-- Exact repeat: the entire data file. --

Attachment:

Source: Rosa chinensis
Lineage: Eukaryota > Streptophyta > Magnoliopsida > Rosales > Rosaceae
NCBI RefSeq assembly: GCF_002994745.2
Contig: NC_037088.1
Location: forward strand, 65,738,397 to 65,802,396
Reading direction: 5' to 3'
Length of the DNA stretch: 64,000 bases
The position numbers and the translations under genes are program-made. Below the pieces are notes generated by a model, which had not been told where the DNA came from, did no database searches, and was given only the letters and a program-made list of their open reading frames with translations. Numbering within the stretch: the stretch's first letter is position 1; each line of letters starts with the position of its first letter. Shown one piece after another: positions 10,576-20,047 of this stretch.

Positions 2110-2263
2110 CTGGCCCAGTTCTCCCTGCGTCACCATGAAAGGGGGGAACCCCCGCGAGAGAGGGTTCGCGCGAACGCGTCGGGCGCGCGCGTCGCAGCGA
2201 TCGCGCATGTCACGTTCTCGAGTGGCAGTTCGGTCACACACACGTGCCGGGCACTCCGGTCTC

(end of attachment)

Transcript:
Source: Rosa chinensis
Lineage: Eukaryota > Streptophyta > Magnoliopsida > Rosales > Rosaceae
NCBI RefSeq assembly: GCF_002994745.2
Contig: NC_037088.1
Location: forward strand, 65,738,397 to 65,802,396
Reading direction: 5' to 3'
Length of the DNA stretch: 64,000 bases
The position numbers and the translations under genes are program-made. Below the pieces are notes generated by a model, which had not been told where the DNA came from, did no database searches, and was given only the letters and a program-made list of their open reading frames with translations. Numbering within the stretch: the stretch's first letter is position 1; each line of letters starts with the position of its first letter. Shown one piece after another: positions 10,576-20,047 of this stretch.

Positions 2110-2263
2110 CTGGCCCAGTTCTCCCTGCGTCACCATGAAAGGGGGGAACCCCCGCGAGAGAGGGTTCGCGCGAACGCGTCGGGCGCGCGCGTCGCAGCGA
2201 TCGCGCATGTCACGTTCTCGAGTGGCAGTTCGGTCACACACACGTGCCGGGCACTCCGGTCTC